Minsk Agreements do not deliver any results towards achieving peace. The Normandy Format meeting conducted during the Munich Security Conference did not improve the critical situation in Eastern Ukraine. The reason for this failure if the false perception of Russia as a party to a peace process, while, in reality, it is an aggressor and Ukraine is a victim. Therefore, the Minsk paradigm should be revised: future talks should include international actors like the EU and the US, which means moving from the Normandy to Geneva format.
VE: At the start of 2016, a U.S. State Department official declared that Western sanctions against Moscow are not intended to push Russia “over the economic cliff”, but to exert long-term pressure. More, the study published by the Office of the Chief Economist at the U.S. State Department in December 2016 suggests that the sanctions have had a relatively smaller impact on Russian economic output and import demand compared with oil prices. In your opinion, can the sanctions be a more efficient tool in triggering a change in the behaviour of Russia or are they bounded to limited effectiveness?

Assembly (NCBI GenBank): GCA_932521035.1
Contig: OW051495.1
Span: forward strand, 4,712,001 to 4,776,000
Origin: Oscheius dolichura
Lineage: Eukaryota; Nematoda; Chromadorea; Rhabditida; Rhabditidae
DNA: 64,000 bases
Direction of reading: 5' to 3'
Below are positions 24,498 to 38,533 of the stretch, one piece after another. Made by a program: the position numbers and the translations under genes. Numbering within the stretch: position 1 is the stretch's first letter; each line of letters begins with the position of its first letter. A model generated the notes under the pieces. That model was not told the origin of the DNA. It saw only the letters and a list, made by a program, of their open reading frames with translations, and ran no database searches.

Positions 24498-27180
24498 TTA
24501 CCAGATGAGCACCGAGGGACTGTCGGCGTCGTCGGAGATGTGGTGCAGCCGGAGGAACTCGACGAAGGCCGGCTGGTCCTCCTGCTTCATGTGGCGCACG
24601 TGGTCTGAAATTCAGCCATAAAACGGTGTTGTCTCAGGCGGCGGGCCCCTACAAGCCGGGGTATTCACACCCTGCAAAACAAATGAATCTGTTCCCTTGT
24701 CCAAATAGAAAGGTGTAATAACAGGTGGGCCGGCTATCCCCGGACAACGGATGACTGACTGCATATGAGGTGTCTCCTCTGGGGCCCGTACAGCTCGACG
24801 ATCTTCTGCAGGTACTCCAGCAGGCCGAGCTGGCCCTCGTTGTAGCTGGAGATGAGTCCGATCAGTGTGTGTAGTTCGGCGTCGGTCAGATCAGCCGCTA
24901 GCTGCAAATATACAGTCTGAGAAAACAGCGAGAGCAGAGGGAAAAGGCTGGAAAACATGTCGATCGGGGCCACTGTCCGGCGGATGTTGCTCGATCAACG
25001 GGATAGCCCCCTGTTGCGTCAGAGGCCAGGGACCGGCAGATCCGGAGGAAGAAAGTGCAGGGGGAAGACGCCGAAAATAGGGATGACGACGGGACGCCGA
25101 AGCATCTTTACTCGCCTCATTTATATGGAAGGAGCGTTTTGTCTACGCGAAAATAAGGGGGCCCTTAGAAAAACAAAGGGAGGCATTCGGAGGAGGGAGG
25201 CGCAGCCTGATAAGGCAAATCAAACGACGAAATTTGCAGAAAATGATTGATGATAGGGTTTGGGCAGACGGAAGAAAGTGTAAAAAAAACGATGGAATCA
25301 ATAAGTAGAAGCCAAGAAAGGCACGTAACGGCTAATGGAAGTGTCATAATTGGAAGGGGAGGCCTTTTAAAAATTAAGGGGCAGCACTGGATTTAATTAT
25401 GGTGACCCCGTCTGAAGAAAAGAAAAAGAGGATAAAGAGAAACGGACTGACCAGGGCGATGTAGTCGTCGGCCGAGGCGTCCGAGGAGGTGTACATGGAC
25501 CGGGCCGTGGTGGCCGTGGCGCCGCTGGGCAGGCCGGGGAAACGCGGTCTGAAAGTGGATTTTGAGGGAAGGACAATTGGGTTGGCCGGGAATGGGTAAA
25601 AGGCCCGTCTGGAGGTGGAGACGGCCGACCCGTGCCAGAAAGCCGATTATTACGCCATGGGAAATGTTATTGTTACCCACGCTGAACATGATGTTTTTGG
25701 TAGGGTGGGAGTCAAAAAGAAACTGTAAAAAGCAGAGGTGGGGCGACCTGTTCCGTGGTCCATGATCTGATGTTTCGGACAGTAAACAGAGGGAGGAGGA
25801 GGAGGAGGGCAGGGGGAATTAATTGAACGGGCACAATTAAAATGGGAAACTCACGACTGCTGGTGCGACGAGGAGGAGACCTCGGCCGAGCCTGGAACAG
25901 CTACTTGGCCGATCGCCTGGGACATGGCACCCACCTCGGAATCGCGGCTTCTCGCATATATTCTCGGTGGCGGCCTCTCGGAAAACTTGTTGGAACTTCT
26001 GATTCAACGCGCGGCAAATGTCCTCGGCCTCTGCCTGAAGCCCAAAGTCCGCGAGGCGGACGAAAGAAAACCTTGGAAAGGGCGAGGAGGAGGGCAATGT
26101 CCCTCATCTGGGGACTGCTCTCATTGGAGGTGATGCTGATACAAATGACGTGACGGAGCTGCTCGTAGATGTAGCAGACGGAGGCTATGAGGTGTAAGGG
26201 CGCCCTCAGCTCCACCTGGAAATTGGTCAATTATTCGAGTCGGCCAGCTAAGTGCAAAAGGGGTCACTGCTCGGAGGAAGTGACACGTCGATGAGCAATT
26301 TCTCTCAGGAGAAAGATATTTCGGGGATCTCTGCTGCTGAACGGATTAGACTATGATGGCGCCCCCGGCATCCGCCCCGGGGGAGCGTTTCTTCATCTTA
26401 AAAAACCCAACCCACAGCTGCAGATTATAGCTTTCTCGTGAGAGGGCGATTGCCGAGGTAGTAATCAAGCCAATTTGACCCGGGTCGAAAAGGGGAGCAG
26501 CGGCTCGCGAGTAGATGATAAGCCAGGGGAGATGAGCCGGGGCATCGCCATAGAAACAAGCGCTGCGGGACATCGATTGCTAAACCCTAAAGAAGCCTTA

SW: EU sanctions towards Russia should continue and be further increased, in response to increased Russian aggression in Eastern Ukraine, according to the EU proportionality principle ‘more for more’. These sanctions are also an instrument of political pressure and a form of deterrence: nobody likes be on the sanction lists imposed by the EU and the USA. This policy has already exacerbated some macroeconomic challenges, inherent to weak Russian economy due to its systemic mismanagement.
Thus, the sanctions, although limited in scale, proven to be effective and are perceived as an aggravating factor by the Russian leadership. The key of the effectiveness of the sanctions is their firmness and a perspective of an eventual proportional increase. Political consensus on the sanctions necessitates that there is a political clarity Russia being the aggressor and Ukraine the victim.